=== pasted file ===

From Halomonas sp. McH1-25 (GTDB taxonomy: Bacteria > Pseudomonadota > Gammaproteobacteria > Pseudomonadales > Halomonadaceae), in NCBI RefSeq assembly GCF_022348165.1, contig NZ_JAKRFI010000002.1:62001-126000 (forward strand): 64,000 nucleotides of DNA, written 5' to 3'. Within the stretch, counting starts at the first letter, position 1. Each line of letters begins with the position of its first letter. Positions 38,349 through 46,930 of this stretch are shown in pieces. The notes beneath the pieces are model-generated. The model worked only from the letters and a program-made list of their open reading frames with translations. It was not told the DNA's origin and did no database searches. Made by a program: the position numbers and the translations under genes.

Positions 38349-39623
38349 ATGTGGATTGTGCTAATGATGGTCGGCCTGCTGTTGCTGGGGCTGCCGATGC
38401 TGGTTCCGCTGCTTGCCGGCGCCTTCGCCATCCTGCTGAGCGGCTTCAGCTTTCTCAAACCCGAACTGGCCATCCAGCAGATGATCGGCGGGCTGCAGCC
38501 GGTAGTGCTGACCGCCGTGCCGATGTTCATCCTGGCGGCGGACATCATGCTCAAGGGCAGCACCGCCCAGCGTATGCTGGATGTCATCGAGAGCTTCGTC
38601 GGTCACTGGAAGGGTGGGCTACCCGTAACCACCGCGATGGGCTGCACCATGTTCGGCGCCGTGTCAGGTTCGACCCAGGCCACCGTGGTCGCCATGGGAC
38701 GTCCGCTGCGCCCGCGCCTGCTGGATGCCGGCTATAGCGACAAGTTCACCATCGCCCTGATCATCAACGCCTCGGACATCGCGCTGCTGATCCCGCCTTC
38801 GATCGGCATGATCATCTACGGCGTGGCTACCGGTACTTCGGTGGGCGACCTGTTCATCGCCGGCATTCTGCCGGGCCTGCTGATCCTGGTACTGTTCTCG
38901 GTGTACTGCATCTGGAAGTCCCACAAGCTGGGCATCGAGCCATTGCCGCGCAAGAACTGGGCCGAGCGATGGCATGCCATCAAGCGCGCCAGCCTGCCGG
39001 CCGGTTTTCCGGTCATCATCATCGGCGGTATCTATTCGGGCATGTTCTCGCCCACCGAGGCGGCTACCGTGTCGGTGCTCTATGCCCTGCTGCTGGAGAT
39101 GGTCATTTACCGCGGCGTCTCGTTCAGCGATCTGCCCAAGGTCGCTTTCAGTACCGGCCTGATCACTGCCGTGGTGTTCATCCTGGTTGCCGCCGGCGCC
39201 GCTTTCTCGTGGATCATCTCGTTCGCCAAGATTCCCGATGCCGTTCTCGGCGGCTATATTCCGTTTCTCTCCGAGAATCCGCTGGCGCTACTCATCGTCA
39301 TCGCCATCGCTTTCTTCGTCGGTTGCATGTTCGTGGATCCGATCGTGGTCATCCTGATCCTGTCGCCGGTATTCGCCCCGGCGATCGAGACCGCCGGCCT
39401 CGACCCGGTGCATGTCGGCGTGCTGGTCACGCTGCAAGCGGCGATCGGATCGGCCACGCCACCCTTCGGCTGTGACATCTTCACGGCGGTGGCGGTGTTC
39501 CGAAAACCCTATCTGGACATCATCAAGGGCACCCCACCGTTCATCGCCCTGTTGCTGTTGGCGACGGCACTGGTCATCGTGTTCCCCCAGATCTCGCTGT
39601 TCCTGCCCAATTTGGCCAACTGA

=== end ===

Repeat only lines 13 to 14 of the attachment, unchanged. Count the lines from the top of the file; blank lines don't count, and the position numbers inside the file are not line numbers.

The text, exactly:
39301 TCGCCATCGCTTTCTTCGTCGGTTGCATGTTCGTGGATCCGATCGTGGTCATCCTGATCCTGTCGCCGGTATTCGCCCCGGCGATCGAGACCGCCGGCCT
39401 CGACCCGGTGCATGTCGGCGTGCTGGTCACGCTGCAAGCGGCGATCGGATCGGCCACGCCACCCTTCGGCTGTGACATCTTCACGGCGGTGGCGGTGTTC